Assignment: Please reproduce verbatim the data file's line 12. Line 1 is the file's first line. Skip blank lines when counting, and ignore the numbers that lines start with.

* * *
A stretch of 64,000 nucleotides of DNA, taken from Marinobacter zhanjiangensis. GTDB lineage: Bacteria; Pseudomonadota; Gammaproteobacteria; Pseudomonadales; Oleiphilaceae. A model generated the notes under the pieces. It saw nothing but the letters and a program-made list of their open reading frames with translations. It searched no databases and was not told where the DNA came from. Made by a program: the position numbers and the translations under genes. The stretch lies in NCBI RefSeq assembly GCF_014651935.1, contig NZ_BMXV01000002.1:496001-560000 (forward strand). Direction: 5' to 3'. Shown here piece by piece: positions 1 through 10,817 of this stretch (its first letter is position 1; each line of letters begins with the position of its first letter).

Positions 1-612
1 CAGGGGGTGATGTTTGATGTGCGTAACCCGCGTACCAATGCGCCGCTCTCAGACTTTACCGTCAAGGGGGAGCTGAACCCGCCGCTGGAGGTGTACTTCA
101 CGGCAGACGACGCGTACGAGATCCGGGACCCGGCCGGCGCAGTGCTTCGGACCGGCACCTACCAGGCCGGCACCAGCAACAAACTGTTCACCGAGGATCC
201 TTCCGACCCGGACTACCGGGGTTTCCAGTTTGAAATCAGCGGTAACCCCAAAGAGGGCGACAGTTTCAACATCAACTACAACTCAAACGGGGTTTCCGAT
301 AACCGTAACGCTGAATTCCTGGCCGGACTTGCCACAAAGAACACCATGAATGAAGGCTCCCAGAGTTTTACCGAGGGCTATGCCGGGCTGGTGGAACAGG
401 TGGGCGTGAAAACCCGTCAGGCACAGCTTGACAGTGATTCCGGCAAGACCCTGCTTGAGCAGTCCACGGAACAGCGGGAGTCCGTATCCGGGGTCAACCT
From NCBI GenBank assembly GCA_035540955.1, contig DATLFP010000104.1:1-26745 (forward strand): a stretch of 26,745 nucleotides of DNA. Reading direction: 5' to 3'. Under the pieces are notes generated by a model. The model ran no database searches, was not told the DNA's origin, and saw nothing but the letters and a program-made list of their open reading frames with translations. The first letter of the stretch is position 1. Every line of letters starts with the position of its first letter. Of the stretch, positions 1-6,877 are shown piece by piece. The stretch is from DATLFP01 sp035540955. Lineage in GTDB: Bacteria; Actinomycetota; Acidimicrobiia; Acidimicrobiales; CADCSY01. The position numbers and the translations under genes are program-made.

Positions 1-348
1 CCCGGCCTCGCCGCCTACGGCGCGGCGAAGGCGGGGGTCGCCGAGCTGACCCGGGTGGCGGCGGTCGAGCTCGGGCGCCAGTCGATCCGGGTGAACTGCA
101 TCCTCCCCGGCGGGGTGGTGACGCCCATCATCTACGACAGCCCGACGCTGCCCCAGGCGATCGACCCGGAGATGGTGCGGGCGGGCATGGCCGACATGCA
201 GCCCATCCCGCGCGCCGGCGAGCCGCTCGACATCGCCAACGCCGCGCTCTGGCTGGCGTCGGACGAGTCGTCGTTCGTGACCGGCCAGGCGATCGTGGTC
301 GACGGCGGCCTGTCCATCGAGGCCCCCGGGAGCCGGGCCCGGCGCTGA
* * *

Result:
201 GCCCATCCCGCGCGCCGGCGAGCCGCTCGACATCGCCAACGCCGCGCTCTGGCTGGCGTCGGACGAGTCGTCGTTCGTGACCGGCCAGGCGATCGTGGTC